The autotesting architecture 7, moreover, is connected to the input terminals of a state machine 8. This machine 8 receives, on a first input terminal IN, a scan-end signal END from the second or row counter 4 (presented to its carry terminal CARRY), and an external enable signal OEN, specifically a signal to enable the output buffers. Thus, SALATCH is the read-end signal as well as the clock signal to the second counter 4, whose carry signal is the scan-end signal END.

Both the autotesting architecture 7 and the state machine 8 substantially form a clocked autotesting system 6 inside the memory device 1.

The state machine 8 provides the autotesting architecture 7 with a second enable signal ENA_A, a flag signal FLAG, and the first enable signal ENA_B, the latter also being input to the column and row counters, 3 and 4. The external enable signal OEN substantially acts as a synchro signal to the state machine 8.

To perform the above sequence of operations, the autotesting architecture 7 has the internal structure shown schematically in FIG. 2 according to an embodiment of the invention. In particular, the autotesting architecture 7 comprises a reference value or pattern generator 9, which comprises inputs of a first signal ALL0, a second signal ALL1, and a third signal CKB, the latter to set the pattern generator 9.

In particular: the first signal ALL0 specifies testing a matrix of all values equal to 0, the second signal ALL1 specifies testing a matrix of all values equal to 1, and the third signal CKB (or CHECKERBOARD) specifies testing a matrix of alternating values of 0 and 1.

A bus connects the output of the pattern generator 9 to a compare block 10, which is in turn connected to the input side of the output buses SABUS_A<0:15> and SABUS_B<0:15> from the plurality of sense amplifiers 5.

In particular, the compare block 10 comprises a first plurality 10A and a second plurality 10B of exclusive-or (EXOR) logic gates (EXORA0 . . . EXORA15, EXORB0 . . . EXORB15) adapted to compare the values read from the memory matrix 2 and output by the sense amplifiers 5 on the buses SABUS_A<0:15> and SABUS_B<0:15> with the values in the compare pattern provided by the pattern generator 9.

It is to be noted that the structure of the compare block 10 is split symmetrically between two sub-blocks 10A and 10B, each adapted to process one half of the bits read from the matrix 2 through the sense amplifiers 5. The sub-blocks 10A and 10B receive the same reset signal (RESET). It should be noted that the sense amplifiers 5 provide, on the buses SABUS_A<0:15> and SABUS_B<0:15>, first and second halves of the data read synchronously by the autotesting architecture 7.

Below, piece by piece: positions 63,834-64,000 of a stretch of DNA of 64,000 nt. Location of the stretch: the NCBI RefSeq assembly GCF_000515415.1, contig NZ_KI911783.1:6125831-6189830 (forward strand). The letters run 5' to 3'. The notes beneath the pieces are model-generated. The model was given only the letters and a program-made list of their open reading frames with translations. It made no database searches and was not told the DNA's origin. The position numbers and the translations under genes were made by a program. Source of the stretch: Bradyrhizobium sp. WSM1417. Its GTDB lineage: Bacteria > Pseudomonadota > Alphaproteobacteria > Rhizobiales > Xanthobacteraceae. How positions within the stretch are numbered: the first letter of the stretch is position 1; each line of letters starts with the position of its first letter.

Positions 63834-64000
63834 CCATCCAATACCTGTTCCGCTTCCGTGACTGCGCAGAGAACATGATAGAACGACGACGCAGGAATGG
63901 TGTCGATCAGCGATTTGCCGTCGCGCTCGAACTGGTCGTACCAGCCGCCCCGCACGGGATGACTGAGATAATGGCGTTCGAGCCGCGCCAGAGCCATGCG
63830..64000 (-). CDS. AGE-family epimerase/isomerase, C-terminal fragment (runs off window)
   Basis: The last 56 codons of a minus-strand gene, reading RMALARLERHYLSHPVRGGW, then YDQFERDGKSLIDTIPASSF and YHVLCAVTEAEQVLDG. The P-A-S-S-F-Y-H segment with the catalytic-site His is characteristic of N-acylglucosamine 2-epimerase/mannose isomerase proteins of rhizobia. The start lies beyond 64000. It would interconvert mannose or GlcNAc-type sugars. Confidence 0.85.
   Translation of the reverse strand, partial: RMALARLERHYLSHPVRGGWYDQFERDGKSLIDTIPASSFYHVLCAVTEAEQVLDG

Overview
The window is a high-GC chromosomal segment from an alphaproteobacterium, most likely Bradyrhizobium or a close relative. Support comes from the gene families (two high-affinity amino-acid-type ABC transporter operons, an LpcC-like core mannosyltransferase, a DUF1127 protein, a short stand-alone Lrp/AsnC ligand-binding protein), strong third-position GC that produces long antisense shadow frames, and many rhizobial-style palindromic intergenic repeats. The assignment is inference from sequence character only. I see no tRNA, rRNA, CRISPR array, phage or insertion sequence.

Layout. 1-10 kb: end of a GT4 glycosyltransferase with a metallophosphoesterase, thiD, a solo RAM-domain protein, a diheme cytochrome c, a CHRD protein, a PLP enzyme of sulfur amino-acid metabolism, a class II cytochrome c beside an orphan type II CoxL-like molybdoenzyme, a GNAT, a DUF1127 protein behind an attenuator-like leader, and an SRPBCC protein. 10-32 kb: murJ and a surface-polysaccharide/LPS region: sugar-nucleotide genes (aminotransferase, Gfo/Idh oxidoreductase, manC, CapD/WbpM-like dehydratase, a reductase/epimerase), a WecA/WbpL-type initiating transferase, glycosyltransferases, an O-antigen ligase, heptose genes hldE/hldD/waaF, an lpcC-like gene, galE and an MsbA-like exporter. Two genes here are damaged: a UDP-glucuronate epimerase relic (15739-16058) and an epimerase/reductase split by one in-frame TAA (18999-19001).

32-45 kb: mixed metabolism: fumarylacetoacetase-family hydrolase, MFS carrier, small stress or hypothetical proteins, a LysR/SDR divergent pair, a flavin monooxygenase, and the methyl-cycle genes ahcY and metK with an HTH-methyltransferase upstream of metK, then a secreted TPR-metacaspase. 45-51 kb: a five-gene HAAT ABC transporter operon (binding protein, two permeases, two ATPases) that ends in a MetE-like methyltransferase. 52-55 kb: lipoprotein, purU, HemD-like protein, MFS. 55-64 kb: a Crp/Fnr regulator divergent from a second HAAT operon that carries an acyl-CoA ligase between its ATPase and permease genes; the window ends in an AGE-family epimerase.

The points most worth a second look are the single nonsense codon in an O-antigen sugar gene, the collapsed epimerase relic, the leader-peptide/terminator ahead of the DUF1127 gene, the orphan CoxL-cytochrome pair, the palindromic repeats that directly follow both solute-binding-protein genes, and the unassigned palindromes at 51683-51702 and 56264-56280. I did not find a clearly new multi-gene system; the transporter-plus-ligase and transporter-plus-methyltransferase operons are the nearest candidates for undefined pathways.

The reading operations performed by the sense amplifiers 5 and the comparing operations performed by the compare block 10 are controlled by said first and second enable signals ENA_B and ENA_A, and by the flag signal FLAG.

Advantageously, according to an embodiment of the invention, it, thus, becomes possible to use 16-bit registers for the following steps of storing and signalling error situations.

The output of the compare block 10 is connected to a memory register 11, which comprises first and second vectors 11A and 11B having input terminals connected to the output terminals of said first and second pluralities of EXOR logic gates, 10A and 10B.

Advantageously, according to an embodiment of the invention, the vectors 11A and 11B are used for storing the results of the compare operations performed by the EXOR logic gates of the compare block 10.

The total length of each vector 11A and 11B equals the number of bits read in parallel, as supplied from the sense amplifiers 5, which reflects a capacity equal to the largest number of outputs available (in this instance, 16 bits).

The autotesting architecture 7 scans a whole column in the matrix 2. At the end of the column scan, each bit in the register 11 will be a logic high (logic 1) if at least one bit in the scanned column has a different content from the reference value or pattern with which it has been compared by the EXOR logic gates of the compare block 10.

Furthermore, the autotesting architecture 7 comprises an output buffer 12, comprising first and second passgate blocks 12A and 12B that are enabled by the second and first enable signals ENA_A and ENA_B, respectively.

The passgates of the output buffer 12 are connected to the output terminals OUT<0:15> of the autotesting architecture 7, and provide it with the results, stored in the register 11, of the comparison effected by the compare block 10 upon a logic low signal (logic 0) of the external enable signal OEN.